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Candidates VanBoxtel and Neidhardt pledge to include more voices in MUSG

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Marquette University Student Government elections are March 28, and campaign season is in full swing. The presidential race sees two competing tickets: current Legislative Vice President Drew Halunen with running mate Stephanie Marecki, an off-campus senator, and current Communications Vice President Arica VanBoxtel with running mate Bill Neidhardt, also an off-campus senator. In today’s issue, the Tribune sits down with Arica and Bill and on Thursday Drew and Stephanie will be profiled.

This week, the Tribune sits down with both pairs of candidates, to find out why they want to lead MUSG, and what their goals for student government’s future are.

Why run?

Neither VanBoxtel or Neidhardt are strangers to MUSG, but it took VanBoxtel time to decide to run for president.

“I started the beginning of the year as communications vice president, but I didn’t have a thought to run for president,” she said. “But as I really got into the organization, saw what it’s capable of, it grew on me. The seed was planted midsemester and took off right at the end of the semester. I saw Bill in Senate and saw how passionate he was, and we have similar perspectives.”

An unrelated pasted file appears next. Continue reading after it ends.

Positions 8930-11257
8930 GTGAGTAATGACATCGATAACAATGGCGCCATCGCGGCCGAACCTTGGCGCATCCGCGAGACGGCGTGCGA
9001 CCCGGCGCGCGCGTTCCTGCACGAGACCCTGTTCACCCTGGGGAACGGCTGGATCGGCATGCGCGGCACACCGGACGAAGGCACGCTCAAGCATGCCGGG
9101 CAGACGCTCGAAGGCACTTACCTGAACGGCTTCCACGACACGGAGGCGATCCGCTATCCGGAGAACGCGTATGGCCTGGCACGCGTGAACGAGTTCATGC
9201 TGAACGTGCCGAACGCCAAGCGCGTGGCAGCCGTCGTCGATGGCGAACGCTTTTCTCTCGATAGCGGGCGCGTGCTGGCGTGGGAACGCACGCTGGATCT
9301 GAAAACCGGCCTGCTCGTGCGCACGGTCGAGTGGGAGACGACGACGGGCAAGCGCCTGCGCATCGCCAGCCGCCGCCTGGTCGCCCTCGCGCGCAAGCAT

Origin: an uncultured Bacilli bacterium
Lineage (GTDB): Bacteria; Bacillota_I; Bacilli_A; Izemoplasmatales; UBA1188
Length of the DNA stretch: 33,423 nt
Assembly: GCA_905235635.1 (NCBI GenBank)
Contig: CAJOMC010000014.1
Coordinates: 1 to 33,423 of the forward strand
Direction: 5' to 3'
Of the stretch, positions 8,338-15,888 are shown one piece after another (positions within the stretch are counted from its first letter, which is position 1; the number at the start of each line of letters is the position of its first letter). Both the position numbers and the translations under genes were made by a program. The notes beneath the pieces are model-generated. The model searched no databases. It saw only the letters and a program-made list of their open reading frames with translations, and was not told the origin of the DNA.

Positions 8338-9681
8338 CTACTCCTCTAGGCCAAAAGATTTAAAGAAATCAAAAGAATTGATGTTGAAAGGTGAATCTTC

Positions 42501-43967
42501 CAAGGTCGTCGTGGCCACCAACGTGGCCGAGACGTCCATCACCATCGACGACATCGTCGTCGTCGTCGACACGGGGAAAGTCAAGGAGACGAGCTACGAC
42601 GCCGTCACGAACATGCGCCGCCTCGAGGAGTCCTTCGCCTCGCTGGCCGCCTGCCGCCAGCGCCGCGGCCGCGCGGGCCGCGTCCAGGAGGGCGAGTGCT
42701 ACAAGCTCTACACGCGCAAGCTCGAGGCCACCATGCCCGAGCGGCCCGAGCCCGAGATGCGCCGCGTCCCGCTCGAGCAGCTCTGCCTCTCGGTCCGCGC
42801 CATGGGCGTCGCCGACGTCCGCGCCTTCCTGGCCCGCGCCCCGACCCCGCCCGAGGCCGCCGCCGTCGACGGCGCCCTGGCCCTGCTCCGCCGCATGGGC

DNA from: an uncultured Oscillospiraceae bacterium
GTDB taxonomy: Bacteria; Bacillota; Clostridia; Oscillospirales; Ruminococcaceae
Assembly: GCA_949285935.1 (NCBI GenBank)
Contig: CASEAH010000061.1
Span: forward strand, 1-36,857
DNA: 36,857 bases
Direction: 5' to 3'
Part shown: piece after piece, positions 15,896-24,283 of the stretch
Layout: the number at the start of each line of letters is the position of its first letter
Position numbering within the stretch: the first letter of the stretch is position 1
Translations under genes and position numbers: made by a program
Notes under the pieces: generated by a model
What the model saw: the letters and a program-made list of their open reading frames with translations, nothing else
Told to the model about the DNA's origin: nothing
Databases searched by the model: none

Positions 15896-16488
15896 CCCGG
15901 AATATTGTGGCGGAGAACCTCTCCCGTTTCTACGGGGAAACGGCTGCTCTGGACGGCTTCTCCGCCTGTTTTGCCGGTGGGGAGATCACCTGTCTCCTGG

Neidhardt said he has become more involved in MUSG over the year as well.

“I worked in the Capitol (through the Les Aspin program) for nine months, and coming back to campus I thought, ‘What do I do next?,'” he said. “I tried MUSG and it clicked. You can do a lot to help students and reach so many student populations.”

VanBoxtel and Neidhardt’s platform focuses on a number of issues, including tuition, space on campus and increasing diversity.

The Platform: Tuition

VanBoxtel and Neidhardt acknowledge they cannot lower tuition. However, when talking with students, one of the main concerns discovered was the lack of transparency in where the money goes. Although VanBoxtel said she met with Chuck Lamb of the university’s Capital Planning Committee, most students only get information on tuition through university news briefs.

Yet in comparison to other Jesuit universities, Neidhardt said Marquette’s increases are steady.

“Tuition (usually) increases 4.5 percent — that’s lower than other Jesuit schools whose increases are 6 percent,” Neidhardt said. “Our goal is to show students where the money is going.”

To do that, Neidhardt and VanBoxtel have proposed a tuition receipt, detailing where exactly the money goes with loans and financial aid included.

“Tuition is complicated, but we’re all passionate about it,” Neidhardt said. “We need facts for it to become fluid and to have cooperation.”

VanBoxtel noted that transparency can have different meanings to different people.

“The information is out there, but Bill had to dig (for it),” she said.

The Platform: Student space

To address the influx of students and growing number of organizations, VanBoxtel and Neidhardt have proposed a space usage audit. The audit would re-evaluate all space on campus.